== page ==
The need for an integrated approach by our Government is crucial now, as its Departments of Environment, Education, Health, Forest and Police need to work together to bring about awareness and enforcement on this vital issue, which is threatening the local extinction of an important amphibian species from the state. I hope our Government takes note of this matter in a more effective manner and helps protect this important species in the state.

And for those who wish to join the larger movement, join Save Goa, a network of nature lovers and wildlife enthusiasts whose sustained efforts for the last 5 years have showed results in some areas. Remember, every voice matters and would go a long way in conserving this important urban wildlife species.

Tuesday, May 25, 2010

Talk held on Odonata at Earthworm ecostoreies

A talk on Odonata (damselflies and dragonflies) was taken by Parag Rangnekar. Parag is the State co-oridnator for Goa Bird Conservation network and also the author of the book 'Butterflies of Goa'
His recent additions to the Odonata of Goa as a research paper are being widely acknowledged as a stepping step to conservation in this regard.

Tuesday, May 18, 2010

Lesser known Winged wonders- Dragonflies and Damselflies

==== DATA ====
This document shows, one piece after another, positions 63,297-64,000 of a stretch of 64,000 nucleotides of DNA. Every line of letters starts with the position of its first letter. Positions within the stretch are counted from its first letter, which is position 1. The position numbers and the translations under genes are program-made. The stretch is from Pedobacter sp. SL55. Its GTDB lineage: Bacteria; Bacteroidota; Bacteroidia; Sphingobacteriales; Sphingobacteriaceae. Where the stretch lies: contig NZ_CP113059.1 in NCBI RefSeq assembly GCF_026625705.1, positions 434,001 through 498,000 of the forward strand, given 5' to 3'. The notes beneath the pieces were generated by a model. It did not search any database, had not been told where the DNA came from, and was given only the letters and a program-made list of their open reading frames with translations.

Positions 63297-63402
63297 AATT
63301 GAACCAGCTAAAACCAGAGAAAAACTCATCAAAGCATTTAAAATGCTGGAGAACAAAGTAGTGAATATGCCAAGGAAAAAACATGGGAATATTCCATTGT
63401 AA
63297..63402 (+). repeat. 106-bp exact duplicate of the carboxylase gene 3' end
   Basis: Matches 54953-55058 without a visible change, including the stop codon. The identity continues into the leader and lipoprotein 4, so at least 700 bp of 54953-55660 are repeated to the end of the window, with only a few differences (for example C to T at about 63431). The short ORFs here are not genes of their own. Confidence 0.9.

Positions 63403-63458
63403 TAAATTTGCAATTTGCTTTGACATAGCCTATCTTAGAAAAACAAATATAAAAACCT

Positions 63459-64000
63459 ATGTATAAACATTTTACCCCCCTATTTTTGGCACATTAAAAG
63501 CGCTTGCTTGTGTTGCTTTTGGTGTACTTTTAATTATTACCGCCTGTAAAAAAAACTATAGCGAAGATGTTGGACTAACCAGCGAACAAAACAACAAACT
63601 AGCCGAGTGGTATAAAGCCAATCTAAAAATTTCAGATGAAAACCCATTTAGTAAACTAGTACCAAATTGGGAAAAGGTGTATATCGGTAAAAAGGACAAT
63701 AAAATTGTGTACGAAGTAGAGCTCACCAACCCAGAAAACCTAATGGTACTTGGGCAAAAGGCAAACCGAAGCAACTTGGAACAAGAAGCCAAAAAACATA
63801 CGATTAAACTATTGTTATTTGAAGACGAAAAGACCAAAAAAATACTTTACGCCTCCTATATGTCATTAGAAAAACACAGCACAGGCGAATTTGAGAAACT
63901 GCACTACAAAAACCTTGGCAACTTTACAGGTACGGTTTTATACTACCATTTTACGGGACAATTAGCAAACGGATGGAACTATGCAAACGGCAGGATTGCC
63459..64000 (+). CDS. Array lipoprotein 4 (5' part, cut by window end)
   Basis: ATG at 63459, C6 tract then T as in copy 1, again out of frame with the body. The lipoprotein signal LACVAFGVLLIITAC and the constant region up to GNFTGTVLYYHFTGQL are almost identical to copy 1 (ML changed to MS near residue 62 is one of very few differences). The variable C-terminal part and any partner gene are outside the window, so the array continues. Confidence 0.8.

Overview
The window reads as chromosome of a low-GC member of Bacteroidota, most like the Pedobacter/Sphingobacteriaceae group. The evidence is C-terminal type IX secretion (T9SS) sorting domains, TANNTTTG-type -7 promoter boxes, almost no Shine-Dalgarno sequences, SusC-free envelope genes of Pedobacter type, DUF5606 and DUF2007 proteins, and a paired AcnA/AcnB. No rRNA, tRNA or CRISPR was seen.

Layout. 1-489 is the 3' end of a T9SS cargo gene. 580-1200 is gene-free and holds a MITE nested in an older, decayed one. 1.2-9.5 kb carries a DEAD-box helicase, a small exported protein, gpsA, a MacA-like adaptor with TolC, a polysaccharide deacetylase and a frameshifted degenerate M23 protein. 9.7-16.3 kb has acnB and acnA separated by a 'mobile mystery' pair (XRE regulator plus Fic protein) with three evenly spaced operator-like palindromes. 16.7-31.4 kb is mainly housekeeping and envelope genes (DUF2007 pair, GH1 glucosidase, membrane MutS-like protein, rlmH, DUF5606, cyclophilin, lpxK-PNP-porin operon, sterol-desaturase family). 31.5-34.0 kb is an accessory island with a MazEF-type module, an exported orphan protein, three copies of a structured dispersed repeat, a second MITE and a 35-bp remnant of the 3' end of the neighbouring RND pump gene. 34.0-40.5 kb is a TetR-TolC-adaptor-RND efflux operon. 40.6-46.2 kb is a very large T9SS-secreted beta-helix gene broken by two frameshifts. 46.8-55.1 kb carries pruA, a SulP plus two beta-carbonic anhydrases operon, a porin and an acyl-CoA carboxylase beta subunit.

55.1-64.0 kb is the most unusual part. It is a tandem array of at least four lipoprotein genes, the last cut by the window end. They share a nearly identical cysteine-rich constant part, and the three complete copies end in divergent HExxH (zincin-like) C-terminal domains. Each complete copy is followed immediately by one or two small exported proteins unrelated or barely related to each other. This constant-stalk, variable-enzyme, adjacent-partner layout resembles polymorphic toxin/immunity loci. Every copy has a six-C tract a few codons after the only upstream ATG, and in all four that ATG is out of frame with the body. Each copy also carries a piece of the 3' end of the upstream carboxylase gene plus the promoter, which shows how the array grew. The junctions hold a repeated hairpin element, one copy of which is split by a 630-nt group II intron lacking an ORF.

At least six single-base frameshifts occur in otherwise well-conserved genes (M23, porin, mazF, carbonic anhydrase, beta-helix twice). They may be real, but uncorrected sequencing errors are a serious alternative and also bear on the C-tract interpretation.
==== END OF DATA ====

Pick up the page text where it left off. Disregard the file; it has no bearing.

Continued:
Lesser known Winged wonders- Dragonflies and Damselflies

The Southwest monsoons will soon sweep across our parched landscapes draping the lands with carpets of greens and browns. An explosion of life forms will thus erupt bringing to life a myriad of lesser-known creatures including frogs, beetles, moths and their kind and will be a part of our urban lives as long as the Rain God blesses us with his showers.

We at Earthworm wish to welcome the Monsoons with Worm trails and talks on urban wildlife and eco campaigns through the rains and begin with Dragonflies and Damselflies- fabled creatures of the Insect world.

Dragonflies and Damselflies, the much-ignored ‘cousins’ of butterflies are as important as any other insects in our immediate surroundings and are indicators of a healthy environment. Their role as pest controllers in keeping in check flies, mosquitoes and smaller moths is vital in the ecological chain.

Brightly colored and intrinsically different they are a treat to watch and photograph but are seldom admired like butterflies. Threatened due to insecticides and loss of breeding water bodies many species that were once common in our neighborhoods have been lost locally and are now found in small patches. At Earthworm, we aim to create awareness and appreciation for these winged wonders amongst nature lovers as well as laypersons.

We begin with a talk and presentation on ‘Damselflies and Dragonflies’ by Mr. Parag Rangnekar, author of the widely popular field guide of Butterflies of Goa. Besides being an established birder (he is the state co-coordinator of the Goa bird Conservation network), Parag Rangnekar has recently catalogued the Damselflies and Dragonflies of Goa and has been working on the subject for over 5 years. A committed naturalist and wildlife photographer, Parag has been instrumental in popularizing the hobby of butterfly and Dragonfly watching in the state of Goa.

Date: - 23rd May Sunday, 2010.

Time: - 5.30 pm to 7.00 pm.

Venue: - Earthworm Eco store, Green valley, Alto Porvorim Goa.

For details contact- or call 08322410871.